Wednesday, May 29, 2013

95. Conditional imperatives

Conditional imperatives say what one should do to achieve a certain goal. ‘To have success in science one should publish’. By contrast, categorical imperatives are not oriented towards a goal, such as the good life (which I discussed in item 39 of this blog). They also neglect specific conditions of action that might modify or even escape from the imperative. They claim universal validity.

In item 17 I voiced my criticism of universal moral rules. Note that in my criticism of universals I did not reject them. We need universals for logical and empirical inference that we could not do without, not only in science, but in ordinary life. However, I made a plea to see universals as preliminary, as stepping stones to step away from in our cognition. We need them in abstraction, to step away in learning from specific conditions, but they should again be immersed and enriched in other conditions, and in the process they shift and change. In item 31 I developed this into a theory of invention.   

The classic case of the categorical imperative is, of course, the categorical imperative of the philosopher Kant. It has three forms. One is the old maxim (found also in the bible, and in Buddhism) that ‘One should not do to others what one does not want done to oneself ‘. I appreciate the intention of this, and accept it as a principle or heuristic to guide action, a motive, or in short a maxim, which leaves room for exceptions. I would not appreciate receiving a ticket for a soccer match but I would gladly give it to someone who likes soccer.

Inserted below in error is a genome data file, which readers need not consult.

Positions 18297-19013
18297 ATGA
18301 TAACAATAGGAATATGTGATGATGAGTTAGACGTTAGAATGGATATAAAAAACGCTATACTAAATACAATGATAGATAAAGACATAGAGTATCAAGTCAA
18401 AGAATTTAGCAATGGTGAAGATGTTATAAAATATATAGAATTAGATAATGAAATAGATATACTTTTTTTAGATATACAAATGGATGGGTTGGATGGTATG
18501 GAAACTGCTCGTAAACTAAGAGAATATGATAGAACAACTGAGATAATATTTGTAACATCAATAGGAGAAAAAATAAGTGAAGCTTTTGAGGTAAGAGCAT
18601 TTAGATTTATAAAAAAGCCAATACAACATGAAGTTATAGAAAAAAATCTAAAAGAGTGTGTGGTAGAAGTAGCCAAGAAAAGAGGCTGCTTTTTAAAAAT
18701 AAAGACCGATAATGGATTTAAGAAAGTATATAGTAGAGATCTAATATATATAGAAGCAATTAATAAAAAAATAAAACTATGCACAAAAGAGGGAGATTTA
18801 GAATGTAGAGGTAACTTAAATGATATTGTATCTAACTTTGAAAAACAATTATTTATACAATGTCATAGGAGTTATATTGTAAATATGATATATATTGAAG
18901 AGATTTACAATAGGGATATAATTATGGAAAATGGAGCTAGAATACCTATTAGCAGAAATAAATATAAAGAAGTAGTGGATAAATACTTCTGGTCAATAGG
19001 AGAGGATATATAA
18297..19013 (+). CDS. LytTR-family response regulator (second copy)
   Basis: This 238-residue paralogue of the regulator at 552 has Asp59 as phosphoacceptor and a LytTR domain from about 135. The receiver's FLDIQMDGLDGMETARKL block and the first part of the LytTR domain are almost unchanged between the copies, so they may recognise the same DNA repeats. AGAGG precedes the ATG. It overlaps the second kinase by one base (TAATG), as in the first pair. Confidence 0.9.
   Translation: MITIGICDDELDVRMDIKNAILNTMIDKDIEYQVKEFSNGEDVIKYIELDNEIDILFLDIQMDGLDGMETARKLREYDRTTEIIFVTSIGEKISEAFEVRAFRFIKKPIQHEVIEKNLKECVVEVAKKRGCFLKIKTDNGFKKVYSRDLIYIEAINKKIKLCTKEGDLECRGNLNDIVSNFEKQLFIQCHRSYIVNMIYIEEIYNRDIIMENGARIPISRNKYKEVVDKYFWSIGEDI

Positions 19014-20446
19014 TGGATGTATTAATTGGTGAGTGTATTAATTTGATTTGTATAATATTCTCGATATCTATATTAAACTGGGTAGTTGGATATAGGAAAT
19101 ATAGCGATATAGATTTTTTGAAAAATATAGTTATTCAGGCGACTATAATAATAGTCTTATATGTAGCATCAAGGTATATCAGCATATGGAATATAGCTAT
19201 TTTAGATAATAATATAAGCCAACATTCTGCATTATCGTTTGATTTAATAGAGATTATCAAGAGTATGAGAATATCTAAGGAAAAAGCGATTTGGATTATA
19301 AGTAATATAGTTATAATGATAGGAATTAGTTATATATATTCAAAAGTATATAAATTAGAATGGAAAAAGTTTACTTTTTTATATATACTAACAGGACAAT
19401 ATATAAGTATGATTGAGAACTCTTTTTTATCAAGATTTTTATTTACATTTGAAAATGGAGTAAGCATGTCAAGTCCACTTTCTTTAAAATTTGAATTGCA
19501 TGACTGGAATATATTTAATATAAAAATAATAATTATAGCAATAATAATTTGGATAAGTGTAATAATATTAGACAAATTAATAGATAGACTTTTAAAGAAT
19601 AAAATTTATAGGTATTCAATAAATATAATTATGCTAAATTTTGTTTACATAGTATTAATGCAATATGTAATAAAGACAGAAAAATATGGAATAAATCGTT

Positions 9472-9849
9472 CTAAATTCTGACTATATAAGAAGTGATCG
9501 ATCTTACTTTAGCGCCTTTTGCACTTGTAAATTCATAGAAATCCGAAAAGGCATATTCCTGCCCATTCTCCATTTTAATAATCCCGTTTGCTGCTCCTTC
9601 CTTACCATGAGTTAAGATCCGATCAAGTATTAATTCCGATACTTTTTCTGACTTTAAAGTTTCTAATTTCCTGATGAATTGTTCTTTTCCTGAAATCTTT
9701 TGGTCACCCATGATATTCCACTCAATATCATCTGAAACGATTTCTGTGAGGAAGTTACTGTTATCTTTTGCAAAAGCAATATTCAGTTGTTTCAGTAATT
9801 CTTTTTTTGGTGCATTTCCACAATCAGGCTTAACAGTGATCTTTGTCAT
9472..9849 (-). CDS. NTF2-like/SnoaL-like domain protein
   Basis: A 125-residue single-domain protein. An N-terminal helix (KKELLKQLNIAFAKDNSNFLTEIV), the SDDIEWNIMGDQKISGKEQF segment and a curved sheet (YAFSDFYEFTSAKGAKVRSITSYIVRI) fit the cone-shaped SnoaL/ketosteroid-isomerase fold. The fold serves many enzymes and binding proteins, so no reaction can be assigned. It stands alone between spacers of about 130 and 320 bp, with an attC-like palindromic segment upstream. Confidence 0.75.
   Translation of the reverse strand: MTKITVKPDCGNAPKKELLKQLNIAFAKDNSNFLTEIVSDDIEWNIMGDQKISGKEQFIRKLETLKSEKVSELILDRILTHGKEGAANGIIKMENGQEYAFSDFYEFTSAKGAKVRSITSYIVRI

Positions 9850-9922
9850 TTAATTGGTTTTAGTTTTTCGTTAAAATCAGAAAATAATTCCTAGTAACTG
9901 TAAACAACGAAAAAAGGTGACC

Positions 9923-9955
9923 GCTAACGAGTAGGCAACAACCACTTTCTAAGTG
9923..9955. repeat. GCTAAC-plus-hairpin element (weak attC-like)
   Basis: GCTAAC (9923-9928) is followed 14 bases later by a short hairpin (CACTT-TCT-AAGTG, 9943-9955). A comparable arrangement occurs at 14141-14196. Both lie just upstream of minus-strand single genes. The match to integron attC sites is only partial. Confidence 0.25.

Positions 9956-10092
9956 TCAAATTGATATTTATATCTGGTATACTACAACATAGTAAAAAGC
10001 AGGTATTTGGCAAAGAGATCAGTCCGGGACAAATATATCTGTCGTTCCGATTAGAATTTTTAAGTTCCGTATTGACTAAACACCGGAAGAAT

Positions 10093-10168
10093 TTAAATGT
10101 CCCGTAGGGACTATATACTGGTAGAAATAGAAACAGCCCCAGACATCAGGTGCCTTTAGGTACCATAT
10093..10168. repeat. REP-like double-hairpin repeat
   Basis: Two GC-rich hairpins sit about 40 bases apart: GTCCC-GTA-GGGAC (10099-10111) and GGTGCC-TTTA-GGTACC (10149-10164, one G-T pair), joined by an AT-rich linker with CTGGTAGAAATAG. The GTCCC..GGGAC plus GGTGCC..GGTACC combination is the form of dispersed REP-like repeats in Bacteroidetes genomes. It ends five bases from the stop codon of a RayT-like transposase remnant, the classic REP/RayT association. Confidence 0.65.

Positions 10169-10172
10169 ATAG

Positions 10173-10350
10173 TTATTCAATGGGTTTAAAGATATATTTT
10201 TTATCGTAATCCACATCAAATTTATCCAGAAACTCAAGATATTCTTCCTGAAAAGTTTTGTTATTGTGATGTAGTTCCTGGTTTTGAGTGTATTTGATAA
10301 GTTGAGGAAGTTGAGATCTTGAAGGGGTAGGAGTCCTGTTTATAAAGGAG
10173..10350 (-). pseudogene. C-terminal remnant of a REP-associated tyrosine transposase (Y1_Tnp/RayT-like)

A second form of the categorical imperative is ‘To act only according to a maxim that I would also like to be a universal rule’. Again, I disagree. It is a good maxim not to lie, but under some conditions lying is humane and wise.

A third form is that ‘I should act such that I treat mankind, whether another or myself, as a goal, never only as a means’. Again, I fully endorse this as a maxim. In fact, it comes close to Emmanuel Levinas’ philosophy of the other, discussed in item 61, which inspires me in my proposal of otherhumanism, in item 65. But if a psychopath attacks my children I would not see or treat him either as a means or as a goal in himself. 

In sum, in my view moral imperatives are always conditional upon goals, in particular the good life, and conditions. The contingencies of life are too rich and unforeseeable to be caught in an unconditional imperative. 

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